From Cattle to Lavender

Bob and Sharon Kahn know what it’s like to run a ranch. For 20 years, after he retired from the insurance business and she from raising money for arts programs, they owned a stunning 3,000-acre cattle ranch along Middle Fork Crazy Woman Creek near Buffalo, Wyoming. Naturally, his friends called him Buffalo Bob.

From the front porch of their log home, the Kahns could throw a stone into a trout stream or begin a hike into a conifer canyon. But the ranch was remote—45 minutes from the closest town—and two days by car from their Belvedere home. And operating it took a lot of hard work.

The Kahns wanted to get away from city life—but not so far. So they sold the ranch a year ago and found a new getaway in the serene Lovall Valley in Sonoma, less than an hour from Belvedere and only 15 minutes from the restaurants and shopping of Sonoma’s plaza.

“We weren’t looking for another ranch or even a farm,” Sharon says of their new second home, 15-acre Cypress Hill Farm. “All I wanted were chickens and a burro; that was the original plan.”

They’re both enthralled with their land. “It’s so quiet here,” Kahn says. “All you hear are great country sounds. Someone has chickens and cows across the valley and our neighbor has goats. I think of them as mine; I’ve named several of them. And at night, we hear the coyotes howl on the ridge.”

From their hilltop, the Kahns glimpse five counties, three sets of fireworks on the Fourth of July, the twinkling lights of the East Bay at dusk and the blue water of San Francisco Bay on clear days. Instead of cattle, they now tend a vineyard of petite sirah, seven varieties of olive trees (that all needed pruning) and fields of French lavender—all of it organic.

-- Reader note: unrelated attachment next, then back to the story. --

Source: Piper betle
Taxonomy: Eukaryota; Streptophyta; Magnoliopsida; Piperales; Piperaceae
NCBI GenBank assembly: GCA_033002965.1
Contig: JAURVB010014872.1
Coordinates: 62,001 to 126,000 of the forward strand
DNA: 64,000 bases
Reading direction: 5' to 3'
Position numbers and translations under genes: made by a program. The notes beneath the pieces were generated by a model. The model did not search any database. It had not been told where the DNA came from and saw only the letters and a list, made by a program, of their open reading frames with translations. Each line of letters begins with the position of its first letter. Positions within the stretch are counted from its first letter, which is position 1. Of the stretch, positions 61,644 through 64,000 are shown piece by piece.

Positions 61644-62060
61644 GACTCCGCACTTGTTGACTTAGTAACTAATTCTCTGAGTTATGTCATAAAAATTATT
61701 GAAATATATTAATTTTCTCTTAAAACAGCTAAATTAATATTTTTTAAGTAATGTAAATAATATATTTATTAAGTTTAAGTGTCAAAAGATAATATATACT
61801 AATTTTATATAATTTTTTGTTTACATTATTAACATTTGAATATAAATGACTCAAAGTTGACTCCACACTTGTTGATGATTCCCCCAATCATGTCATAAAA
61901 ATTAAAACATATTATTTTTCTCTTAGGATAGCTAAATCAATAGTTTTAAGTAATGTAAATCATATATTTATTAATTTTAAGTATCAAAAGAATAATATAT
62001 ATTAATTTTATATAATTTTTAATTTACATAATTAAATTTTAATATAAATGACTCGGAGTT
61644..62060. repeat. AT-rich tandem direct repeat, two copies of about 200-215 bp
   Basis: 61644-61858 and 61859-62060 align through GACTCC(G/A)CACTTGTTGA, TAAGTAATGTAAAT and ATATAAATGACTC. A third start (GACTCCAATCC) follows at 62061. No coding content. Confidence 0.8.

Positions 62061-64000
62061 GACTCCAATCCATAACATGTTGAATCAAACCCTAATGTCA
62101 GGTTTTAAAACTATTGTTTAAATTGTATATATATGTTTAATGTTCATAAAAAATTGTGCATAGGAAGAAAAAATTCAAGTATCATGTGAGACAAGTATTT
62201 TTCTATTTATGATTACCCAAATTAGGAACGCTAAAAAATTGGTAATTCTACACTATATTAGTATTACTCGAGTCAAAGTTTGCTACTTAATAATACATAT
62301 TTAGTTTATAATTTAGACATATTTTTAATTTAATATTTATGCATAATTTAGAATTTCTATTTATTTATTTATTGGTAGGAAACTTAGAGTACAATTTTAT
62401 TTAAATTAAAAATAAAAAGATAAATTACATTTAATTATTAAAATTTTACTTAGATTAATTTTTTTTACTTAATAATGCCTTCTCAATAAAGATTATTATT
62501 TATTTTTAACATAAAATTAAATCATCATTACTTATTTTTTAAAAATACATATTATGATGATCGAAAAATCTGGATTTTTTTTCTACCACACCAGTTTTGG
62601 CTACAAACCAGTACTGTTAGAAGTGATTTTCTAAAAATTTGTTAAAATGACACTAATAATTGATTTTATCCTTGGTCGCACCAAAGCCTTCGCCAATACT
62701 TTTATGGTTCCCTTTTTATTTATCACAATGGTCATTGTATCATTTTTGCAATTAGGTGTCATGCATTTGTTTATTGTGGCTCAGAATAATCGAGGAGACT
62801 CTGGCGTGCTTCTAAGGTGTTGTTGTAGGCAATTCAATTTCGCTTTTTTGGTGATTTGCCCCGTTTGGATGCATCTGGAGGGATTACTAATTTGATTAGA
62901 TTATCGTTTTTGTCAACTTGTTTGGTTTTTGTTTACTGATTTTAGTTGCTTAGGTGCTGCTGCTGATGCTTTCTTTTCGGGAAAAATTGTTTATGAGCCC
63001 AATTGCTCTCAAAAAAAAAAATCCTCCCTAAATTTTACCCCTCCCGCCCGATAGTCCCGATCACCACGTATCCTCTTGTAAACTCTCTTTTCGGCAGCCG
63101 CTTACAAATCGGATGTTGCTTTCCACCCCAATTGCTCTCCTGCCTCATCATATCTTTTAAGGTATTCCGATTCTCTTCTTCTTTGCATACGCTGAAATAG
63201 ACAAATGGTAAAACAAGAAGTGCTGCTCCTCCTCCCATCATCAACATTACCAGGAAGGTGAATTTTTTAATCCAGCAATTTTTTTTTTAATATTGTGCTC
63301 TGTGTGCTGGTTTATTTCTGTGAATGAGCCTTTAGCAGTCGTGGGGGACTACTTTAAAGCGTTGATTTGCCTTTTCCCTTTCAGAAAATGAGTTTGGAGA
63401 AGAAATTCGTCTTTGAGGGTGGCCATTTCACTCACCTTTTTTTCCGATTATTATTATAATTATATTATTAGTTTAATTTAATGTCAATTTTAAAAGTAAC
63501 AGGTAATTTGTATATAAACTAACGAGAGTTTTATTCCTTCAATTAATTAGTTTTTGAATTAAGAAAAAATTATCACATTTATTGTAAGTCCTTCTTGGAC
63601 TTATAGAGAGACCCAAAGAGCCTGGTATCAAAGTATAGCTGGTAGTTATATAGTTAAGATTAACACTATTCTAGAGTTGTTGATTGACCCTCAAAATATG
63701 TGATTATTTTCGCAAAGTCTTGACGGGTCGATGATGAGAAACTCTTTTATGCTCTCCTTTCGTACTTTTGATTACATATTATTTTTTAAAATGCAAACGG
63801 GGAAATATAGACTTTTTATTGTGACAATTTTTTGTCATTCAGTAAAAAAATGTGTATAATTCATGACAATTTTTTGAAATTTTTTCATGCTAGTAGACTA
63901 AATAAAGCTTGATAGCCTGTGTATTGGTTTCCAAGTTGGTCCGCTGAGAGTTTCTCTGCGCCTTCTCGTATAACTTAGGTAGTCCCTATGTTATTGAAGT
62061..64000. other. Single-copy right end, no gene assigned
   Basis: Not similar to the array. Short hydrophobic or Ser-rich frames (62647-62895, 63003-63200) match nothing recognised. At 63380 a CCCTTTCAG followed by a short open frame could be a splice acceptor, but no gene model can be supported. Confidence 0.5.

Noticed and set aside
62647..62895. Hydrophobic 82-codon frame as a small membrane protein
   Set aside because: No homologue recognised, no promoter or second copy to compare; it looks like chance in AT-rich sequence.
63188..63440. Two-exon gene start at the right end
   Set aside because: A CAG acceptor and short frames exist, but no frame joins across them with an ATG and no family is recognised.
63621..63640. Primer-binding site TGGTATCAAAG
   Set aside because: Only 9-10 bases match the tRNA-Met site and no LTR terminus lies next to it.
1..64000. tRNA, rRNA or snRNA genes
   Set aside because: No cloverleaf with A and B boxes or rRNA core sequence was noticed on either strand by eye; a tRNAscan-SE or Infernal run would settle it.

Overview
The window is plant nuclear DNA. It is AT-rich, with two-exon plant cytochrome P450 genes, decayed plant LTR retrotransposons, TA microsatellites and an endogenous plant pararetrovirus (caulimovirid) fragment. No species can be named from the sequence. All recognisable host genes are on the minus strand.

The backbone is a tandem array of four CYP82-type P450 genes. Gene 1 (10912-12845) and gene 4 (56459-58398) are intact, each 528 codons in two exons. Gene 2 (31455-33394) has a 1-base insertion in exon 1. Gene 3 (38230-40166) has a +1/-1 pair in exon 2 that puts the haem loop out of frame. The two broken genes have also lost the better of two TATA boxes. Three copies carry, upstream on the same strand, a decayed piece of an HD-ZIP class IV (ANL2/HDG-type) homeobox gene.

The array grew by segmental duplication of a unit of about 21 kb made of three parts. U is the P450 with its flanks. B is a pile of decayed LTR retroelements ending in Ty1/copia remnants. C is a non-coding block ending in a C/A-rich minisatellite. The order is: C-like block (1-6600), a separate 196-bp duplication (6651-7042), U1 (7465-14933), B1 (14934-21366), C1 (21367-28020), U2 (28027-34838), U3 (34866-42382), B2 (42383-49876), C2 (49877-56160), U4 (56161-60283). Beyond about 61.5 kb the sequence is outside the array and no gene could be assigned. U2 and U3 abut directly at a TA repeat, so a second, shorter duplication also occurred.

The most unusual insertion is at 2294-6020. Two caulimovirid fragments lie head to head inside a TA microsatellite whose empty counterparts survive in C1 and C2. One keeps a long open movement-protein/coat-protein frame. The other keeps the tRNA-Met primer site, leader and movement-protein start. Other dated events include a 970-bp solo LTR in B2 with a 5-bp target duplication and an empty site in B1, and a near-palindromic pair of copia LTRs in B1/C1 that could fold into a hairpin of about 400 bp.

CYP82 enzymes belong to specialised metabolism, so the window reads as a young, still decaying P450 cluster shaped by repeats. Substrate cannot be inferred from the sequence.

But if Bob Kahn figured he was downsizing, he soon learned otherwise. “I thought, ‘hmmm, 15 acres, this will be a piece of cake,’ but cattle ranching was so much easier,” he says. “Everybody was on the same page in Wyoming when it came to ranching advice, but with organic farming, you can ask five people and get 12 different opinions.” To do things right, he kept the existing crew and sought the wisdom of local experts. (And got a new nickname: now he’s Lavender Bob.)

The Kahns also cultivate an extensive orchard and an exuberant vegetable garden that provides an abundance of fresh produce for their kitchens in Sonoma and Marin. “There are so many tomatoes I can’t give them away,” Sharon says, so she cans them and makes jam with the plums. 

The tile-roofed house at the farm is Tuscan style with thick walls and travertine floors to keep the interior cool on hot days. Small windows frame valley views. A glass conservatory that opens onto the garden has daybeds for overnight guests and an adjacent kitchen space allows easy alfresco entertaining. A three-car garage on the ground floor houses a 1949 Chevrolet half-ton pickup truck (named Henry) that Bob drives when he takes Sharon to town for dinner or when he make small deliveries.